Godzilla vs. Kong

March 29th, 2021




AMovieGuy.com’s RATING: 4 STARS (Out of 4)

The very existence of Godzilla vs. Kong is insane. In no way, shape, or form should there be a movie this big, this loud, this bonkers; and what’s even crazier is that it all works. Not only is Adam Wingard’s foray into the Godzilla universe a massive battle between two legendary kaiju monsters, but it’s also a fascinating sci-fi film. It’s all about a crew of scientists and a child that can communicate with Kong, venturing to the center of the planet, looking for a way to save humanity from total destruction. At the core of the plot is the battle between Godzilla and Kong, but there’s a fascinating dive into themes about capitalism, scientists going too far with their creations, and humanity finding peace with the monsters. Godzilla vs. Kong is a whole lot of movie and it is glorious.

The various characters are separated into three groups surrounding the monsters: There’s Ilene Andrews (Rebecca Hall), working for Monarch, taking care of Kong in a giant dome on Skull Island. She studies the ape’s way of living, along with her adopted daughter Jia (Kaylee Hottle), who has become Kong’s only friend. When the second group of scientists, led by Nathan Lind (Alexander Skarsgard), with the financing of Apex Cybernetics CEO Walter Simmons (Demian Bechir) and his daughter Maya (Eiza Gonzalez), comes a proposal to Andrews to use Kong to guide them to an entirely new civilization, a whole other world in the center of the planet called “Hollow Earth”. The third group is Millie Bobby Brown’s Madison Russell, back from the last Godzilla installment, and this time with friend Josh (Julian Dennison), and insider Bernie (Bryan Tyree Henry) looking to find out what is really going on with Monarch and Apex controlling Godzilla. With these giant beasts destroying cities, there just has to be something else going on, someone with an answer to why these two monsters suddenly want to attack a civilization they once protected.

It helps to say that Godzilla vs. Kong is a clear cut third installment in the trilogy and the entire series has felt exactly like that, a beginning, middle, and now an end. That’s not to say that Hollywood won’t continue to churn out more monster movies, but after the initial success of Gareth Edwards 2014 Godzilla, followed by the behemoth Royal Rumble that was Godzilla: King of the Monsters, we now close with a movie that is everything. We see Kong and Zilla duke it out, fighting while surrounded by a fleet of Navy warships. We go to a new world that would make Jules Verne blush, with creatures that Guillermo del Toro would love, and a loud sound design that will make your seat shake no matter where you’re watching it. It’s only a given that Godzilla vs. Kong has a climactic fight in Tokyo, which is what places the kaiju cherry on the top of this Monster-piece. If you have been waiting to see a Godzilla movie on a massive scale, with gorgeous visuals of the lizard king fighting, screaming, and smashing into buildings, you get all of that and way more.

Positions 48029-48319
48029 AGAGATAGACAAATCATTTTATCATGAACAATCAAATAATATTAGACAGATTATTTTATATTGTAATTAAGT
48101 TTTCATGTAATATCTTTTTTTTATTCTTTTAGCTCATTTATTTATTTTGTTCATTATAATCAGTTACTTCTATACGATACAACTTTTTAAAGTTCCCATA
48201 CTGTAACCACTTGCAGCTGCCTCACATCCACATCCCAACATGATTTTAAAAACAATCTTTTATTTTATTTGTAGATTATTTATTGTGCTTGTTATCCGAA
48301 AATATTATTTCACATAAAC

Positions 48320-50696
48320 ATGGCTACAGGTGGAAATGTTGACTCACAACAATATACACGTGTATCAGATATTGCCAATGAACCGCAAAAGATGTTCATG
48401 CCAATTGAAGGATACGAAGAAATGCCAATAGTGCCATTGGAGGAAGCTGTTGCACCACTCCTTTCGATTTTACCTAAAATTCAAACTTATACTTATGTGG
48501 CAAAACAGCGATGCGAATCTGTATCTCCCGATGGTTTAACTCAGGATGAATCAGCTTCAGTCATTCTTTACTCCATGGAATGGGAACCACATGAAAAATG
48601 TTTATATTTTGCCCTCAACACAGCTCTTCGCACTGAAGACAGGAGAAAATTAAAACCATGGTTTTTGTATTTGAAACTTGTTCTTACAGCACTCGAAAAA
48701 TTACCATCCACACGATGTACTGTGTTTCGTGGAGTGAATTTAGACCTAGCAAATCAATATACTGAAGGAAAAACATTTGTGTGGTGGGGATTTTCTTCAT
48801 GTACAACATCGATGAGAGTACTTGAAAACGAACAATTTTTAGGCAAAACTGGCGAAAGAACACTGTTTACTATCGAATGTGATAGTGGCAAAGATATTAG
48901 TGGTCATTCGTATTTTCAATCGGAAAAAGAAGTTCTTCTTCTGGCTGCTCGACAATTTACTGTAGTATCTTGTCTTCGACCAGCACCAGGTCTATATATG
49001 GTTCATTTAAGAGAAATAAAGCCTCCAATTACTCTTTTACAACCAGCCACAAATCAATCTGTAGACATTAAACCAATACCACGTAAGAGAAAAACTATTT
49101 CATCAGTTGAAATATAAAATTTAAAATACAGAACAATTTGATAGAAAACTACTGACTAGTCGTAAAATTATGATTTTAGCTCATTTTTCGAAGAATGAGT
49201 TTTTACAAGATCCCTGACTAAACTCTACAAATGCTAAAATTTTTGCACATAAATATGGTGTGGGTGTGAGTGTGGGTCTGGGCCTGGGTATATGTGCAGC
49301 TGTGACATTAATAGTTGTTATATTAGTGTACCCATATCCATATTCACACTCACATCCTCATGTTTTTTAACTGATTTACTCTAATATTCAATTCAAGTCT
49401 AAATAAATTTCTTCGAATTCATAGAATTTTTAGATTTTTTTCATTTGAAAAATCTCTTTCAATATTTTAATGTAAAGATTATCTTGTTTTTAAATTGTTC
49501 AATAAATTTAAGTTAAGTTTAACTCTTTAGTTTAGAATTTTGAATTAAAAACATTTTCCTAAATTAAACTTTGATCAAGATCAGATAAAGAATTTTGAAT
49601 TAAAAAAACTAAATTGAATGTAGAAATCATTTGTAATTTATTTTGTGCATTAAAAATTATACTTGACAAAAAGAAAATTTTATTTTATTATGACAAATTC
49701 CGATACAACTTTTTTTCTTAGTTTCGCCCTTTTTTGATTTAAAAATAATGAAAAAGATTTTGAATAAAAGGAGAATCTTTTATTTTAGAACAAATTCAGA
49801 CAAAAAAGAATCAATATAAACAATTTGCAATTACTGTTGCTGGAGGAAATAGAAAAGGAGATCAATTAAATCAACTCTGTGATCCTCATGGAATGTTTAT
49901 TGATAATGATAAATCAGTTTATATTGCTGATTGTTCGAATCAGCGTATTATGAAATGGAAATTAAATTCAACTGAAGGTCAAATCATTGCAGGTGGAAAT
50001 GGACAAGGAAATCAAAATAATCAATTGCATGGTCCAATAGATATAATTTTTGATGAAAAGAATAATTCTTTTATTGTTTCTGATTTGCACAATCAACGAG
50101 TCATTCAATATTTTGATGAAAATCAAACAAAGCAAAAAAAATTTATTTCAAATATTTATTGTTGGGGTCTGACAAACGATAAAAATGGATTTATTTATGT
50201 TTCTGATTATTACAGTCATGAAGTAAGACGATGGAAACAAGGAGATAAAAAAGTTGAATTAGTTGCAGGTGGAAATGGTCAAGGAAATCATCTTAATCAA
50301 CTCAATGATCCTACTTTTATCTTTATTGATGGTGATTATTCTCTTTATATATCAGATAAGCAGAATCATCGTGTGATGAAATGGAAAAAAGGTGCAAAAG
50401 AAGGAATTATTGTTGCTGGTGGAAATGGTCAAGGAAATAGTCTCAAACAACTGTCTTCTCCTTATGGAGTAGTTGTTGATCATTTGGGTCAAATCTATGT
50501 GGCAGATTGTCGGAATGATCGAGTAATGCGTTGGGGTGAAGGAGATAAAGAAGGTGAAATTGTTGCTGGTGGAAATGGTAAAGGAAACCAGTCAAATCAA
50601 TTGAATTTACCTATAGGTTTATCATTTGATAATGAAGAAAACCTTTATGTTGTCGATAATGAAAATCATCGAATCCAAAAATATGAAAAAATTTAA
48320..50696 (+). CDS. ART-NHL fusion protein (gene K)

There’s so much that Adam Wingard has cobbled together, working from a story by Terry Rossio, Michael Dougherty, and Zach Shields; With the screenplay written by Eric Pearson and Max Borenstein, it’s incredibly shocking that any of it would be coherent. And yet, Wingard knows exactly what series of movies he’s working with, making a movie that not only shows honor to the later Toho films in the series, but also sprinkling in his own appreciation for science fiction, with a dash of Jurassic Park, a electric score by Junkie XL that reminded me of Vangelis’ work on Blade Runner, an adventure into the unknown that reminded me of The Goonies, and massive scale monster battles that look better than anything we saw in Pacific Rim. The point of the matter is that this is a Godzilla movie, a genre of cinema that is supposed to be ridiculous, meant to be wildly entertaining, and Godzilla vs. Kong is the most ridiculously entertaining movie you will see in 2021. There’s nothing else like it.

And yes, the humans are not deep factors, although the young child Jia is a beautiful center to the story, about the relationship with human and monster, the child whose people were destroyed by the big global tech giant, and lives to be the missing piece of it all. The highlight is above it all Godzilla and Kong. Visually stunning kaijus, pummeling one another, screaming louder than a t-rex, gnashing their teeth, crashing into the world’s tallest buildings, and delivering action at every turn. This is the Ali vs. Frazier, the Jordan vs. Kobe, or Goliath vs. Goliath. Godzilla vs. Kong is the mother of all monster movies. See it big and see it loud.



Written by: Leo Brady

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